Unsigned, attributed to Tokoku
Edo (Tokyo), circa 1860
A ryusa style walrus ivory manju carved with a design of flowering peonies and clouds against a full moon. The leaves are inlaid in stained walrus ivory and the blooms in gilt metal and shakudo.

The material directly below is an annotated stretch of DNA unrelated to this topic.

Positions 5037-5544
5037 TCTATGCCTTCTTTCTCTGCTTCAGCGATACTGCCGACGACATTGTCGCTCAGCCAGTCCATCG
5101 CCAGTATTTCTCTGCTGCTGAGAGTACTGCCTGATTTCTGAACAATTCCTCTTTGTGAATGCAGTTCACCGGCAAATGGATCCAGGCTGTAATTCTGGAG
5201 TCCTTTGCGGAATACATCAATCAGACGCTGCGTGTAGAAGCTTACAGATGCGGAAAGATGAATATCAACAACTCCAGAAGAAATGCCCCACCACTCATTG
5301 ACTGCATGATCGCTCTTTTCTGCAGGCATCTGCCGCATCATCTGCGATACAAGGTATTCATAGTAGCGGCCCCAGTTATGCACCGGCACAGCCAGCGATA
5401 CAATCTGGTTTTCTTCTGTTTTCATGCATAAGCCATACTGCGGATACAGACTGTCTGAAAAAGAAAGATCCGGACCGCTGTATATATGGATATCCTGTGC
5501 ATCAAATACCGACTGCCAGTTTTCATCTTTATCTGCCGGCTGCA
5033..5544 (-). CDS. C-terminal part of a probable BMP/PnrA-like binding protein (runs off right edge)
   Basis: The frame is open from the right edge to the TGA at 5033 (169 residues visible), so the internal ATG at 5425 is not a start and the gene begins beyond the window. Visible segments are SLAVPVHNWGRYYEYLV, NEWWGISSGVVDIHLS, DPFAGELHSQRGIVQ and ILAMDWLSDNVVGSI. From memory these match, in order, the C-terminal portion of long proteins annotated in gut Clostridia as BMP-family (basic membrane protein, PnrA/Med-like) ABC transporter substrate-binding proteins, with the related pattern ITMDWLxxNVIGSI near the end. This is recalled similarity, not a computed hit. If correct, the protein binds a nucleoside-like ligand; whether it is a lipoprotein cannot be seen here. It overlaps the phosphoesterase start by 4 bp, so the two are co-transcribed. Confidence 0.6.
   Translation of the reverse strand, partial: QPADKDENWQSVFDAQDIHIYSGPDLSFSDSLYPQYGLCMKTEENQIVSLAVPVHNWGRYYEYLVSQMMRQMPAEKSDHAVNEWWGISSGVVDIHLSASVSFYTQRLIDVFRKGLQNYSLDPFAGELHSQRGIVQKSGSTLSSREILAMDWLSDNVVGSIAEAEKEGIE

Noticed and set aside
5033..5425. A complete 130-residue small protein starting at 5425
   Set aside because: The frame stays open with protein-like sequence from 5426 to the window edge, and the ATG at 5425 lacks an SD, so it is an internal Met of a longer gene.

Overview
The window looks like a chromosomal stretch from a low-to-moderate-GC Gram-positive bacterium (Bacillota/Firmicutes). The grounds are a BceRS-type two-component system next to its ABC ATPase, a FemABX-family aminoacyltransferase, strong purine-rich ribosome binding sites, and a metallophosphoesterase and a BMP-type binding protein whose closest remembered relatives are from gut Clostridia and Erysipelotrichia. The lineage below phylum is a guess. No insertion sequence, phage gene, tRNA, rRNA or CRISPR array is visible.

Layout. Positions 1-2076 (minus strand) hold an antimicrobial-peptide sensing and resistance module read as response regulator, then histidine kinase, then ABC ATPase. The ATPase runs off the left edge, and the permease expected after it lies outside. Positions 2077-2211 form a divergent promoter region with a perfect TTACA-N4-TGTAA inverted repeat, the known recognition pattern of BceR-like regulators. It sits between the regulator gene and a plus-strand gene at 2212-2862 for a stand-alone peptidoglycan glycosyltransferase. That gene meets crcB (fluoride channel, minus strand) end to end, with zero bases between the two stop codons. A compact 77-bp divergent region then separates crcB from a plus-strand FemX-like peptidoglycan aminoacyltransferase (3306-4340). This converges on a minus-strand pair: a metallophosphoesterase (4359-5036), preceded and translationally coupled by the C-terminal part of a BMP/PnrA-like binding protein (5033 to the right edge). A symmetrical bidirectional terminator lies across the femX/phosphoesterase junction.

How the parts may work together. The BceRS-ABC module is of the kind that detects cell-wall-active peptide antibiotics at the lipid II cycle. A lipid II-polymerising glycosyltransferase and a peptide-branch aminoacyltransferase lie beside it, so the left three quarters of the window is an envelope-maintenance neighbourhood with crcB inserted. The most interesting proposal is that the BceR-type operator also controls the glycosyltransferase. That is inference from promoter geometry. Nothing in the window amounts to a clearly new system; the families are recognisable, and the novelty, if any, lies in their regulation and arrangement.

The association of the moon and peonies may refer to the tale of Princess Aya. She is betrothed to marry the son of a local lord, but one night while walking in the garden she stumbles, only to be caught by a handsome samurai who emerges from the peony bed. He then disappears, but shortly after the young girl falls ill and her marriage is postponed. Her father is perplexed by the mystery of what had happened that night and lays in wait, when at a certain moment one of the blooms transforms into the samurai, but when he is captured he once again turns into a peony. The peony is taken to the room of the princess, who recovers her strength while the flower flourishes. On her return to health , her planned marriage takes place, but the peony dies.